Theatre for Actors
A Dream not Deferred
I used to be captivated by theatre. Once upon a time, I had the ability to completely immerse myself in the worlds and lives of people standing on a stage, distanced only physically by the restraints of my seat. That was before I became an actor. Being an actor changed my perception of the performance of other actors in a way which I regret.
While the motives for my decision to become an actor were largely superficial (with dreams of giving an acceptance speech on a widely broadcast awards show, dreams that, to this day, fail to abate), the decision would ultimately manifest into the greatest passion and pursuit of my career. The costs of pursuing a professional career in acting are well established and widely known. These costs include, but are certainly not limited to, the monetary, the blight of self-doubt in the face of relentless rejection and, of course, the pride, held captive by the need for a tedious restaurant job that you must explain to caring parents. However, one of the hidden costs of becoming an actor is the inability to separate critique of an art we so desperately want to participate in from the ability to consume it. How often do I needlessly suffer the perils of one misguided performer on a stage, despite the majesty of the others?
My conversations with many fellow actors highlight a pattern of relentless judgment. “She was okay, but what was up with her voice?” “I didn’t believe their chemistry.” “A bit shouty for me.”
Denzel Washington, no stranger to the stage, suggested that what you receive from a show depends on what you bring to it. I admit to being hamstrung with endless critiques of actors regarding their lines, chemistry, positioning, their intent or believability. How ironic that what actors are so desperate for on stage is what they are so reluctant to give as an audience—acceptance. How many actors does it take to screw in a light bulb? Ten: One to do it and nine others to suggest how they could have done it better!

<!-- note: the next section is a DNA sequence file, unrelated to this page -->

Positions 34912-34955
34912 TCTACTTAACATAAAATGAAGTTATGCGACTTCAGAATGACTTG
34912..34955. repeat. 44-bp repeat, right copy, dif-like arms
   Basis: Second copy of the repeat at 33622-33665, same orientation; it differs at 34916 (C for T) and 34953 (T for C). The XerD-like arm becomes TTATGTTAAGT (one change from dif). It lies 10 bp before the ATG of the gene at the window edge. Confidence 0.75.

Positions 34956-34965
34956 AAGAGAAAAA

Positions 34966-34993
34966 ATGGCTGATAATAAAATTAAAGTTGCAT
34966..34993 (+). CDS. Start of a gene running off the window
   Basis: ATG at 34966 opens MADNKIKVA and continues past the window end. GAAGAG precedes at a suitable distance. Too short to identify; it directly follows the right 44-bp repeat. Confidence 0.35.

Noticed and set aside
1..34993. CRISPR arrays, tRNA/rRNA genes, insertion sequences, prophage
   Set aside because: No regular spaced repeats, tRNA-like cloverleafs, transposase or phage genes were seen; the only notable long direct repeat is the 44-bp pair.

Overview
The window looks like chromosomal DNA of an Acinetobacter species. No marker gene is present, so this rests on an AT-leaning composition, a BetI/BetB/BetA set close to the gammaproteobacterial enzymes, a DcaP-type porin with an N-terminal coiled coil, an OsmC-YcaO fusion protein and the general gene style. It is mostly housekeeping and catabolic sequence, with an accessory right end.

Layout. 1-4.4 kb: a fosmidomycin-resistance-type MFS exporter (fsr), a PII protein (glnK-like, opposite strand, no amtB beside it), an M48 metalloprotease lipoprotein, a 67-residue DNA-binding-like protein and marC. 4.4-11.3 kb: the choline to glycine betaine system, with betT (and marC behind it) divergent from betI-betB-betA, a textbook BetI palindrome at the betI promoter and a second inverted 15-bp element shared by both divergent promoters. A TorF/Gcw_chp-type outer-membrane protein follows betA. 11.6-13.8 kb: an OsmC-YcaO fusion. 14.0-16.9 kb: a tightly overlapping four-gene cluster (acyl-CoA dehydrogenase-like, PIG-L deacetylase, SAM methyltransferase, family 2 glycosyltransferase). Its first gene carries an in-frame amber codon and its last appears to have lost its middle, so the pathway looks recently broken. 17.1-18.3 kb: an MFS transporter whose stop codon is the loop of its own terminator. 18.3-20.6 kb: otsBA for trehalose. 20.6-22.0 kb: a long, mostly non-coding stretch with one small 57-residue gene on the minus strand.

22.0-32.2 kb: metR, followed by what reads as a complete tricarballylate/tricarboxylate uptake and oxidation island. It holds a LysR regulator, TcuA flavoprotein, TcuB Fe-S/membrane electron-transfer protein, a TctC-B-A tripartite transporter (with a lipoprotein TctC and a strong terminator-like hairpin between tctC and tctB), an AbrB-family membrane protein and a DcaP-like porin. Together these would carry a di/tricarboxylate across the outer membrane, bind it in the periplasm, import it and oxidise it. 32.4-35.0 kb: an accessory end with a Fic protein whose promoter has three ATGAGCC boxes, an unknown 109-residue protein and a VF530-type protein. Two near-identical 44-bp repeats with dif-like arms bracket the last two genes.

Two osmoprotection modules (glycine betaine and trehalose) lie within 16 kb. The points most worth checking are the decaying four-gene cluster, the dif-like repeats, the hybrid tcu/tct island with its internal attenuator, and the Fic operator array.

Were we not once children swept away by our imaginations via the conduit of performers on a stage? Are actors too jaded to become audience members? Are there performances that remove us from this judgment and allow us to indulge someone else’s spotlight?
I believe that the answers are all a resounding ‘yes’, a yes that requires us to appreciate the beauty of what we saw when we were inspired. While not every actor will sustain a career as consistently as Simon Russell Beale or as incandescent as Benedict Cumberbatch, I believe that every committed actor has the ability to transcend and move an audience, be it for an instance or for a lifetime. I believe that every committed actor has the ability and should strive for a moment, however rare, however fleeting, to expose themselves to an audience. It is an actor’s ability to suffer the perils of humanity and the frailties of being human in front of an audience that gives us a glimpse of the divine. We should seek it in ourselves on stage and respect that noble quest in others.